Drugmakers are touting testosterone testing as part of Men's Health Week, drawing fire from a pair of Dartmouth professors via a Cochrane Group blog.
A new JAMA Dermatology study shows a huge difference in brand-name scripts written by physicians who turn down drug samples--a 62-percentage-point difference, to be exact.
The FDA has upped its stake in making sure advertisers play by the rules, launching an e-learning course aimed at teaching healthcare providers how to spot drug ads and promo materials that may be untruthful or misleading--and how to report them to the FDA.
The recent layoffs of hundreds of drug sales reps mean there are fewer people in the field calling on doctors to see what they are prescribing. But they don't have to--drugmakers have found new tools that actually can tell them more about doctors' prescribing patterns than the physicians even know themselves.
The FDA has been talking about holding pharma executives personally liable when their companies stray outside the law. The idea hasn't gained much traction, and one high-profile attempt--remember Forest Labs CEO Howard Solomon?--met a high-profile end.
People are people, they say. People have rights. Now, a U.S. appeals court has determined that sales reps are people, and their free speech rights apply on the job, even when that means talking about off-label uses of a drug. And their employers can rely on free speech to protect off-label drug marketing. Because, after all, corporations are people, too.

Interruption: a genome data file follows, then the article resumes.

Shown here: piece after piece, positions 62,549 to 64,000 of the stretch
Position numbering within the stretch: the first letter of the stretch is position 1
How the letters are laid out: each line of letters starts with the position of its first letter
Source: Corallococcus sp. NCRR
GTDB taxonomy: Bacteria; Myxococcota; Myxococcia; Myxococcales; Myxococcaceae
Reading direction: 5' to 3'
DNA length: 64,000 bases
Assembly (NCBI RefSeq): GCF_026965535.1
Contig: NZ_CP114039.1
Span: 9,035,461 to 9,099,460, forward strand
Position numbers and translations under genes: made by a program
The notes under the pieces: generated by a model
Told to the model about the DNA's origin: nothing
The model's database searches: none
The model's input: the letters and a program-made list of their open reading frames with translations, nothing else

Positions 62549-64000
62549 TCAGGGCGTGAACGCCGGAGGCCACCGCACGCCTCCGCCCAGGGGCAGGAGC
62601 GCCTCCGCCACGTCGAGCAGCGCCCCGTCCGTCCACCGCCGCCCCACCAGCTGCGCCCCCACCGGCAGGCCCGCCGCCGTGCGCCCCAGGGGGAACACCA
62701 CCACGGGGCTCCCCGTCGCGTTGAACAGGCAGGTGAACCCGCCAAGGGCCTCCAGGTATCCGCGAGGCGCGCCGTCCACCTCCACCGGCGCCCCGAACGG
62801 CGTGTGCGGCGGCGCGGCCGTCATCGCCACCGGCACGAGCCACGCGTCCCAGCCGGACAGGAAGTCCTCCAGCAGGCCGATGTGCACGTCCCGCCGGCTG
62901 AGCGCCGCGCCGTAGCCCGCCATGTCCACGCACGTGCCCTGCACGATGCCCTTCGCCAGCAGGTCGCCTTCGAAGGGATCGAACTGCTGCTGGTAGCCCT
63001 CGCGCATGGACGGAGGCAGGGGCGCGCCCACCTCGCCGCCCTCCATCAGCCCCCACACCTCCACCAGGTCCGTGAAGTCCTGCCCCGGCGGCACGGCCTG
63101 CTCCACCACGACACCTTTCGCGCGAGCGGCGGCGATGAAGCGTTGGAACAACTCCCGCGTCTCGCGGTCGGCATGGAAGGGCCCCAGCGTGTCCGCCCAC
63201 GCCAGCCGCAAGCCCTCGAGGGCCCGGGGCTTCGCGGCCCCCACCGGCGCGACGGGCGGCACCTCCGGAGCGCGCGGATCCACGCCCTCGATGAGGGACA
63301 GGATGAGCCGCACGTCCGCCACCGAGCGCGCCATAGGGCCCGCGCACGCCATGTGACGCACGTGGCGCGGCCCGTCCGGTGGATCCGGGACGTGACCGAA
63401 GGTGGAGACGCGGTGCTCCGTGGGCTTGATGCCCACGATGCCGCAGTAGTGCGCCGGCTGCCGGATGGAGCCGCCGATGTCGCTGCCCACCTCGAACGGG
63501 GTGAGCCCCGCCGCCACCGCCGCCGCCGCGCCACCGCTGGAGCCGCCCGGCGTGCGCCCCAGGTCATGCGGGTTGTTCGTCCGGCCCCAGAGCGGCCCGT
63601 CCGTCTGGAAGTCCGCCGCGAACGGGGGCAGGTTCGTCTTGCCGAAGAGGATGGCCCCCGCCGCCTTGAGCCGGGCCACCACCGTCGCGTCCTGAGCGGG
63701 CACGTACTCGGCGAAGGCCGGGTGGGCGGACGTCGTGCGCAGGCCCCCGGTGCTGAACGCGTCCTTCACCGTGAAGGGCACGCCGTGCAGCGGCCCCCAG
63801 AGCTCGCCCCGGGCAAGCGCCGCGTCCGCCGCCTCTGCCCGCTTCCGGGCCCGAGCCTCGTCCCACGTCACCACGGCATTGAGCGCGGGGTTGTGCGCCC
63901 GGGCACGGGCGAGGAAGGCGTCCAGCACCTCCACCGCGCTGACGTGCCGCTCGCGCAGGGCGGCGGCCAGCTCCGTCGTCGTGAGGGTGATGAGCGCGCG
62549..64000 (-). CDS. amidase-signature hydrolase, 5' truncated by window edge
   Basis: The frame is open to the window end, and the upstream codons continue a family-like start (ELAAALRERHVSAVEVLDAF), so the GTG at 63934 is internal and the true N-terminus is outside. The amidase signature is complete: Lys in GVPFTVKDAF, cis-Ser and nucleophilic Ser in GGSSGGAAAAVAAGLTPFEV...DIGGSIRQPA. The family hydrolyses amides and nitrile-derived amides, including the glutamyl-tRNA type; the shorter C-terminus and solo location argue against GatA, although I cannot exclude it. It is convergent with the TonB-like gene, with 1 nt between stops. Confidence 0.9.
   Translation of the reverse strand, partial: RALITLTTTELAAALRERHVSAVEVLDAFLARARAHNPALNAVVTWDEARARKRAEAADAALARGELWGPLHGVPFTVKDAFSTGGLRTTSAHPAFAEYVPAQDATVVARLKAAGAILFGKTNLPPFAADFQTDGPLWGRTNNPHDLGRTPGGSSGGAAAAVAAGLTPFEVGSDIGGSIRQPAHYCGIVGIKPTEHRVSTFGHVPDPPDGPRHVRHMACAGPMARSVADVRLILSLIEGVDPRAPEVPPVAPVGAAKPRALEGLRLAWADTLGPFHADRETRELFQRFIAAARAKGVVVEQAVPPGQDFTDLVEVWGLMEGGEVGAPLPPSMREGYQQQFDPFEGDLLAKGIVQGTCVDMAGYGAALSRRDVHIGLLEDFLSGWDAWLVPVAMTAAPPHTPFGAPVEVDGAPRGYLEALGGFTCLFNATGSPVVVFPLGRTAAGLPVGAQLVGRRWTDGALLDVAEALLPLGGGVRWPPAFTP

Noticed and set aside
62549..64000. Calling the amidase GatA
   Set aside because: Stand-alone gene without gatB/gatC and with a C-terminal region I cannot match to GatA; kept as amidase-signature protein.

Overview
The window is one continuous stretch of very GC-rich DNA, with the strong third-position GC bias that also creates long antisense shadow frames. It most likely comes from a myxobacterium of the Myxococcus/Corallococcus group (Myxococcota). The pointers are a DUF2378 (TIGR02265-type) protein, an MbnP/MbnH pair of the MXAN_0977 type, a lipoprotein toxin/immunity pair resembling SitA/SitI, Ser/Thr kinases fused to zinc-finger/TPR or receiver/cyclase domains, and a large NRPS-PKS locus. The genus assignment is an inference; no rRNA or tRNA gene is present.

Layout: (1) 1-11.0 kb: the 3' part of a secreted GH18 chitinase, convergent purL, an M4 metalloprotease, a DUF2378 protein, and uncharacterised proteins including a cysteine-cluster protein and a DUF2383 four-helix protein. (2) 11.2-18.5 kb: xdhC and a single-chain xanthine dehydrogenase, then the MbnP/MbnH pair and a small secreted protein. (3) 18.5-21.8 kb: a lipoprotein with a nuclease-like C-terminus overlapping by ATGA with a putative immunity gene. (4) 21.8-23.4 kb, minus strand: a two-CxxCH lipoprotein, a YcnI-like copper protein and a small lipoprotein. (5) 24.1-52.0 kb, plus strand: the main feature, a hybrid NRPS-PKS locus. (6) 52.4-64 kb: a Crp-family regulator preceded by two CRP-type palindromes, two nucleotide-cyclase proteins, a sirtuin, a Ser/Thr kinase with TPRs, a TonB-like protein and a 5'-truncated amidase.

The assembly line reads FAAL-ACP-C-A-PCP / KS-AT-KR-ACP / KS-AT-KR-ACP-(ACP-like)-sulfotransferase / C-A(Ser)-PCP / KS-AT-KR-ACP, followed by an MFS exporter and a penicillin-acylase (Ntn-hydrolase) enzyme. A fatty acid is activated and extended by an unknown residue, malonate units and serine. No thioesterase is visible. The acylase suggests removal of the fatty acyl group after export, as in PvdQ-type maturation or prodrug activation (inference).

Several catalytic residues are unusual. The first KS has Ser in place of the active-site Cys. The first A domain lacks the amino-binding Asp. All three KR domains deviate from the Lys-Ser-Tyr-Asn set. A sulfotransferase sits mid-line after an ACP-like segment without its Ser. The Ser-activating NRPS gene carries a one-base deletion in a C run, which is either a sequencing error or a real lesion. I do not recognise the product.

As anyone in pharma knows, data can be a wonderful thing. Crunching data can also be addictive, like kettle corn or tortilla chips. We here at FierceMarkets can spend hours consuming statistics about our readers and web traffic. Here are the stories that garnered the most web traffic over the past 12 months. More >>
Was Merck's marketing tie-up with the kids' movie Madagascar 3 a no good, horrible, very bad idea? Public health groups say so--and they've asked Federal Trade Commission to investigate it.
The Senate Finance Committee launched an investigation yesterday into the ties among companies that sell pain drugs, pain experts, patient advocacy groups and professional organizations, The New York Times reports.
After a series of ad agency shuffles, Pfizer is conducting an overall review of its agency work.